In his 1921 history of Chautauqua Institution, The Story of Chautauqua, Methodist clergyman and Chautauqua Literary and Scientific Circle leader Jesse Lyman Hurlbut wrote of the “Chautauqua Idea”: “education for everybody, everywhere, and in every department of knowledge, inspired by a Christian faith.”
A boon to women and the middle classes, Chautauqua made unprecedented strides in democratizing the classroom. In a time when higher education was restricted to elites, Chautauqua purveyed the liberal arts to the masses.
The Institution’s liberal arts education offerings came only after Chautauqua began charging at the gate, however.
Introduced as the “Assembly,” Chautauqua transitioned away from its Methodist camp meeting origins in 1874, and the gate pass “raised a storm of indignation all around the lake,” Hurlbut wrote.
“The thousands of visitors to the camp meeting who had squeezed out a dime, or even a penny, when the basket went around, bitterly complained outside the gates at a quarter for daily admission, half of what they had cheerfully handed over when the annual circus came to town,” he wrote.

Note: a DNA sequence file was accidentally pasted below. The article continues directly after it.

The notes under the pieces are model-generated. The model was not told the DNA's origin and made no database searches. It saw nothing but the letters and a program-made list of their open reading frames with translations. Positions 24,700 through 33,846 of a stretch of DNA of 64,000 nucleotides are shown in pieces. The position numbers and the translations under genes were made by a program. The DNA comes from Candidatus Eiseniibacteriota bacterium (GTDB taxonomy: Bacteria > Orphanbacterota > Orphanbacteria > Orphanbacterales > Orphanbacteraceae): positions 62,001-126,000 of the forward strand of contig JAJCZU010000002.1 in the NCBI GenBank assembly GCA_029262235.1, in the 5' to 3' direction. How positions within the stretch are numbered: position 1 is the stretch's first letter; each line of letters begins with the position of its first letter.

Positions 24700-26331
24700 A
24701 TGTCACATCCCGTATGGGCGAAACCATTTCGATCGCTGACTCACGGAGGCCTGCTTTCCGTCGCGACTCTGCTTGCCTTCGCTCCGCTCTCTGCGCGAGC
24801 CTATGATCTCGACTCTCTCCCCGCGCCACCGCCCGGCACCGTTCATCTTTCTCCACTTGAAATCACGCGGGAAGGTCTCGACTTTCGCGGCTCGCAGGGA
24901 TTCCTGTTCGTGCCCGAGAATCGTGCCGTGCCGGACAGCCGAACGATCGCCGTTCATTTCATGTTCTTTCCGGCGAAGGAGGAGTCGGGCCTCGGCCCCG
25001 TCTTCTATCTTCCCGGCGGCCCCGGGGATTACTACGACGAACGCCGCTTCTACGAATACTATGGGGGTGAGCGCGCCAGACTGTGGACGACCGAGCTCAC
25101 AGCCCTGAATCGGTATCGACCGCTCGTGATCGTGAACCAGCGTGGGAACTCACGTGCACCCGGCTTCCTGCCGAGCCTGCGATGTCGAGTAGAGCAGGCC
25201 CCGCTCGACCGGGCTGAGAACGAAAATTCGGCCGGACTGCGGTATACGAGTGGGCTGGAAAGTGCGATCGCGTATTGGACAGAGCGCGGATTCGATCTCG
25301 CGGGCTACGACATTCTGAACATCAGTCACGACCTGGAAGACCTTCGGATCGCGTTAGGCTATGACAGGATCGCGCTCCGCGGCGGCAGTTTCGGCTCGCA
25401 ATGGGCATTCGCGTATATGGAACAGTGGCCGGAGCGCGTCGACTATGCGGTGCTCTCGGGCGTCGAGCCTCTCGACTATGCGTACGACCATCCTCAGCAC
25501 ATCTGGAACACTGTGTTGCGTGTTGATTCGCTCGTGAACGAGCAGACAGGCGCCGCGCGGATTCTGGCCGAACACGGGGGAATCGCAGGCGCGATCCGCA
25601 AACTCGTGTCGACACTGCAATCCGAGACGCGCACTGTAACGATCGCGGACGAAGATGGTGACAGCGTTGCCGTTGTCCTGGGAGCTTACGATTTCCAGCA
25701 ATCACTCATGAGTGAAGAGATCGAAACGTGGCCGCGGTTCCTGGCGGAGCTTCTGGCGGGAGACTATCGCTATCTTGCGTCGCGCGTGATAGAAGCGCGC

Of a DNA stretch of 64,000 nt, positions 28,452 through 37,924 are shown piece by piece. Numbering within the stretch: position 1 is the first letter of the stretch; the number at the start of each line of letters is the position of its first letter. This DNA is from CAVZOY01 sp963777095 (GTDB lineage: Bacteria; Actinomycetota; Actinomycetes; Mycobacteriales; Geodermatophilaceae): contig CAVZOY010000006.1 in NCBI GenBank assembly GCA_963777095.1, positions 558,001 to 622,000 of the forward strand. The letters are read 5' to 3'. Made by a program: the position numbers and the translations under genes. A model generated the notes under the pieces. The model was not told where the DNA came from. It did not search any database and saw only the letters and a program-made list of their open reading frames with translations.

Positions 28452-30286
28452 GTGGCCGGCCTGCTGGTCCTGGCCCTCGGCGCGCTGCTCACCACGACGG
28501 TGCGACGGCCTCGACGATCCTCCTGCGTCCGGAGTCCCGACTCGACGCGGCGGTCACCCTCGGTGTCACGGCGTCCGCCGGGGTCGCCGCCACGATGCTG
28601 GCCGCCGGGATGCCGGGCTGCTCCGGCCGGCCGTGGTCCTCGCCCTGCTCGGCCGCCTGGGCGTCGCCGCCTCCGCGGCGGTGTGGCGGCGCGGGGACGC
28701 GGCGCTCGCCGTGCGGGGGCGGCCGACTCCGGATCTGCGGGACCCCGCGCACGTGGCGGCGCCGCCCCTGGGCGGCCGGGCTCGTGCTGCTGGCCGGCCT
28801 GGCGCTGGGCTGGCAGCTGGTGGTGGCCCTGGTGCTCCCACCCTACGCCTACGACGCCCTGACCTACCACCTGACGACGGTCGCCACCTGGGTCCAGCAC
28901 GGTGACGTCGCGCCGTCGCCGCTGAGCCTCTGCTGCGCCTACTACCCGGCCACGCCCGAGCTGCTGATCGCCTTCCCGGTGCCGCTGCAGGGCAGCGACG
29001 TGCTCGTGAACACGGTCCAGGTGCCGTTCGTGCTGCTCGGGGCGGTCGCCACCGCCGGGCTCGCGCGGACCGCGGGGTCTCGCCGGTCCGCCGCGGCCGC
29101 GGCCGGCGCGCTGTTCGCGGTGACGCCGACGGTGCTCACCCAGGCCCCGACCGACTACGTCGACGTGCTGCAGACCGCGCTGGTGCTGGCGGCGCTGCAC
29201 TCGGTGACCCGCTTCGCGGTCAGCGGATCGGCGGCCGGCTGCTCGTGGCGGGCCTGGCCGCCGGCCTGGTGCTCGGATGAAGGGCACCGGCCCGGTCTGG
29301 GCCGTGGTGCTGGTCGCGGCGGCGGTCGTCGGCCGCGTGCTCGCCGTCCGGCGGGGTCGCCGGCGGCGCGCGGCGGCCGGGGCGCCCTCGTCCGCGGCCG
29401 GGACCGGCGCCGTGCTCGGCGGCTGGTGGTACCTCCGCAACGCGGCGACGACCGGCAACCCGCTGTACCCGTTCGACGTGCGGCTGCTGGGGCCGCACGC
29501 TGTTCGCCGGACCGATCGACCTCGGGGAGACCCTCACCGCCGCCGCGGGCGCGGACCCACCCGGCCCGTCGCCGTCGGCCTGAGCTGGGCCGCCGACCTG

The gate fee had not been necessary for the camp meeting, Hurlbut wrote, and the expenses of a camp meeting were “comparatively light.”
“The needed funds were raised by collections, which though nominally ‘voluntary’ were often obtained under high-pressure methods,” he wrote. “But the Assembly, with well-known lecturers, teachers of recognized ability, and the necessary nation-wide advertising to awaken interest in a new movement would of necessity be expensive.”
The balancing act between funding for robust educational and cultural offerings and the community’s demand for affordability has changed little in 140 years.
Today, an adult’s weekly gate pass can cost up to $436, which does not include the week’s $51 parking pass. Private one-bedroom, one-bathroom accommodations for a week on the grounds range from $380 to $4,000.
But the Institution is cognizant of affordability concerns and offers opportunities for lower-cost visits. George Murphy, vice president and chief marketing officer, cited the expansion of the upper age limit on the youth ticket, a 60 percent discount on the adult ticket. Before, teenagers aged 13 to 17 qualified for the cheaper ticket; now, those as old as 25 do.
Publicizing denominational houses as affordable accommodation has been a success, Murphy said. The rooms can cost half as much as other accommodations on the grounds.
The Institution also offers free passes to Chautauqua County educators and Chautauqua Lake Central School honor roll students, Murphy said. Anyone can come for free on Sundays, and for half-price to Community Appreciation Nights and the Family Entertainment Series.
“We’ve tried to create awareness, because I think a lot of people are like, ‘Oh my gosh, it’s so prohibitive,’ ” Murphy said. “But there are certain things that I think we just need to communicate more aggressively.”